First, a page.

Winter is better for stargazing? Is it true?

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In summary, the conversation discusses the reasons why winter is considered a better time for stargazing, such as the lower humidity and clearer skies due to colder air and less water activity. It is also mentioned that the direction of the night sky and the presence of pollution and moisture can affect the visibility of stars. Location and weather also play a role in determining the best time for stargazing.
  • #1
banbianlian
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I heard this somewhere, very randomly.

I wonder why?

Is it because in winter time, there is less water activity, hence clearer weather? But in some area, winter is actually more humid.

Please help!

thanks!
 
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  • #2
The winter air has lower humidity, is less contaminated and denser.
 
  • #3
Short answer. In addition to colder, drier air, you have more uninterrupted viewing hours, depending how far you are removed from the equator. Here at 45 deg N, winter nights start early and end late. The seasons are reversed for the southern hemisphere, but the principle is the same.

Summer nights are very short in comparison, and the extra moisture and haze can reduce the contrast and clarity of the skies.
 
  • #4
Thanks guys!

Now since I've been thinking about it. Perhaps it also has something to do with the winter stars and constellations too. e.g. the brightest star, Sirius, is a winter star, well, yeah, as in northern hemisphere.
 
  • #5
Yes, there are some bright winter stars. Also, don't forget, that in the winter, we are looking in a completely different direction than in summer...the nightime sky is facing toward the outer edge of the Milky way, whereas in summer, it faces in the direction of the galaxy's center, whereby the light of much more stars in that summer direction obscures the sky with a lighted haze. This in addition to pollution and more moisture content in the lower atmosphere.
 
  • #6
It is of course very weather dependent. Here in the Pacific Northwest we have a very high percentage of cloudy days and nights in the winter, fall and spring, while our summers have generally clear skies. Consequently, I have spent a lot more time looking up in the summer.
 
  • #7
Statistically speaking, when your best skies are is location dependent. It's true that the atmosphere is much more stable in winter and you have a longer night to work with, but this does not necessarily imply the best observing. I know that here in Ithaca we get the highest proportion of clear nights in the fall, so that is the best time for observing for us. Especially in a region like this, the geography and microclimates have a lot to do with it.
 
  • #8
A cold, still, cloudless night is ideal. Here in the midwest we average a handful of such nights per month in the winter. In my experience, I have found latex gloves over thin leather golf [or silk/satin] gloves, and paper or plastic bags between cotton socks will keep the extremeties warm.
 
  • #9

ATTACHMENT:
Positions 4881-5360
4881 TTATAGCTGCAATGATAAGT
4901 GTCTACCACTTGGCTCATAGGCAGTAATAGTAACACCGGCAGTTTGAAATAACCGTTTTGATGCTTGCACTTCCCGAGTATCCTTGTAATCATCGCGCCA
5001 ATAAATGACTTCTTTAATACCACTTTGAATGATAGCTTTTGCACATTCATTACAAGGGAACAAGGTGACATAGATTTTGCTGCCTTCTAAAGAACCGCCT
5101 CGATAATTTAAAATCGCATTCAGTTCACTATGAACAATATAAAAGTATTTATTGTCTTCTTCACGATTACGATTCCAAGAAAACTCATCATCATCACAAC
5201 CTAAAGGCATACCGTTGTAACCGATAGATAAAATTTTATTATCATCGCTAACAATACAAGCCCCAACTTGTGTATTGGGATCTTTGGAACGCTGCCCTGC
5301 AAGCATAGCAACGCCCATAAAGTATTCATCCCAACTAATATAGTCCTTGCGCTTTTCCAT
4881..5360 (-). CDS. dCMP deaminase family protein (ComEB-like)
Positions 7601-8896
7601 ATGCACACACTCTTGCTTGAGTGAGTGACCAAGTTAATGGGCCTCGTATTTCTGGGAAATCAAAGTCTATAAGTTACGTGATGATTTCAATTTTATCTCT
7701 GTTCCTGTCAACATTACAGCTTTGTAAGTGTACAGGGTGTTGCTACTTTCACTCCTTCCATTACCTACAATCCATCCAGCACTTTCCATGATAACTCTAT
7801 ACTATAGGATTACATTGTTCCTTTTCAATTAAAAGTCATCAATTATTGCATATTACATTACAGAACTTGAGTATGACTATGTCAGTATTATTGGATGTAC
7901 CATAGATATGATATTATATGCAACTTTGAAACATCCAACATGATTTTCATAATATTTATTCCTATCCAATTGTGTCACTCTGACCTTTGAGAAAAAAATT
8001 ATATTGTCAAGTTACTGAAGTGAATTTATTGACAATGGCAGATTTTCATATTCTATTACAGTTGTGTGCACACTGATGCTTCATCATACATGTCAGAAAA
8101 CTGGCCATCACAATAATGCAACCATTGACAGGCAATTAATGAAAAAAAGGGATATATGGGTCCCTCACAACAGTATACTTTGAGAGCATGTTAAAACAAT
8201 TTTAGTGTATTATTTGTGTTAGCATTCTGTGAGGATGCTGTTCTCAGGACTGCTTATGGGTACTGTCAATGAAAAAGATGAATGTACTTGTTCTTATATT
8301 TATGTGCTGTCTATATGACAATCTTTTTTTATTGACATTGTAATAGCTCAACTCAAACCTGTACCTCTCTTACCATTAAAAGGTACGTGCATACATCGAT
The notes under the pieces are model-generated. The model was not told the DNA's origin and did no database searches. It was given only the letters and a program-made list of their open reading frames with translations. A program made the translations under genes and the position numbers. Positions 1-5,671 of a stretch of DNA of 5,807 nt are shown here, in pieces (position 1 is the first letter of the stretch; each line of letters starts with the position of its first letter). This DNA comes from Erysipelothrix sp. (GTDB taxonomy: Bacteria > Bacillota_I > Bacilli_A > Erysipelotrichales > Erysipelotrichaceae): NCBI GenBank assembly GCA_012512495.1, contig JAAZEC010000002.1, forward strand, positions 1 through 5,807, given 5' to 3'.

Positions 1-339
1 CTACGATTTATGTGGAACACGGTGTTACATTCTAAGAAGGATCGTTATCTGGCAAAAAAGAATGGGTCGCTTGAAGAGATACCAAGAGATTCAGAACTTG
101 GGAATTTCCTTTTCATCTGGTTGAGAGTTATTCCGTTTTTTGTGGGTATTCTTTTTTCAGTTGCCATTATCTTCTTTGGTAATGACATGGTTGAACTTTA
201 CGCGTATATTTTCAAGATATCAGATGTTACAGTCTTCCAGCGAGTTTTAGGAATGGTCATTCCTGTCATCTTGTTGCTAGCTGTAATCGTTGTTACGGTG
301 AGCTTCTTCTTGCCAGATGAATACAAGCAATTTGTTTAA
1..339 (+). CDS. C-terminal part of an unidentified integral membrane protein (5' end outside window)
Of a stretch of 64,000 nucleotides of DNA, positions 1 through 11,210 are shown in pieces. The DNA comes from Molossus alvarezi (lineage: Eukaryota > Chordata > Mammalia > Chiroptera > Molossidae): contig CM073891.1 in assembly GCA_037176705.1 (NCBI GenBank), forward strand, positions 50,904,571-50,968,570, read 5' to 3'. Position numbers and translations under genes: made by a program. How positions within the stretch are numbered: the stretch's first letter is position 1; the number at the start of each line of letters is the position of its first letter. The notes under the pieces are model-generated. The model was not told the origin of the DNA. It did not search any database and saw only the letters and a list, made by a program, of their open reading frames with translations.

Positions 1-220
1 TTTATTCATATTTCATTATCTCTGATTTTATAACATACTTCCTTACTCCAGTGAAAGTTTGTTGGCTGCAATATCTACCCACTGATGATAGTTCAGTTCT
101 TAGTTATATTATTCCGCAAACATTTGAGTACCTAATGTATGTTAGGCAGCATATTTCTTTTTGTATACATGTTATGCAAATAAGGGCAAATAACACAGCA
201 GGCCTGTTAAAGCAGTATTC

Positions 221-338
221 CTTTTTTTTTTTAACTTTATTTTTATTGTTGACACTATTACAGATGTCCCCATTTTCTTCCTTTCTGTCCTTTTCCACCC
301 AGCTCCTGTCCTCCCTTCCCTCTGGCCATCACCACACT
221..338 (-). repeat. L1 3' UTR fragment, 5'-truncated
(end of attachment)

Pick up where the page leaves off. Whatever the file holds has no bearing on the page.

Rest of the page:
I live in the Northeast USA, and in the same week, a clear, warm, moist day is inferior to a dry, cold, also clear day. The big factor that beats my stargazing though, is light pollution; clouds and moisture don't help that.
 
  • #10
I found a little cloud usually accompanies better seeing to be honest. Dont forget its also nice and warm in the summer too. I had 1/4" of ice on my OTA last time I took it out. Light pollution is ridiculous here in Holland too.
 

1. Is the winter sky clearer for stargazing?

Yes, generally the winter sky is clearer for stargazing. This is because the colder temperatures lead to less water vapor in the air, reducing the amount of atmospheric distortion that can hinder stargazing. Additionally, winter nights tend to be longer, providing more opportunities for stargazing without the interference of sunlight.

2. Are there more visible stars in the winter?

Yes, there are typically more visible stars in the winter. This is due to the tilt of the Earth's axis, which causes different constellations and stars to be visible at different times of the year. In the winter, the Earth's tilt allows for a wider view of the night sky, revealing more stars and constellations.

3. Why is winter better for stargazing compared to other seasons?

Winter is better for stargazing for a few reasons. As mentioned before, the colder temperatures lead to clearer skies with less atmospheric distortion. Additionally, the longer nights in winter provide more time for stargazing without the interference of sunlight. The tilt of the Earth's axis also plays a role, allowing for a wider view of the night sky in the winter months.

4. Are there any specific constellations or events that are better seen in the winter?

Yes, there are several constellations and events that are better seen in the winter. Some notable examples include Orion, Taurus, and the Pleiades cluster. The winter also brings the Geminid meteor shower, which can be a spectacular sight for stargazers.

5. Is it true that the air is crisper and clearer in the winter, making stargazing easier?

Yes, it is true that the air is crisper and clearer in the winter, making stargazing easier. This is due to the lower humidity and reduced water vapor in the air, as well as the absence of pollen, dust, and other particles that can hinder visibility. However, it's important to note that this can vary depending on location and weather conditions.

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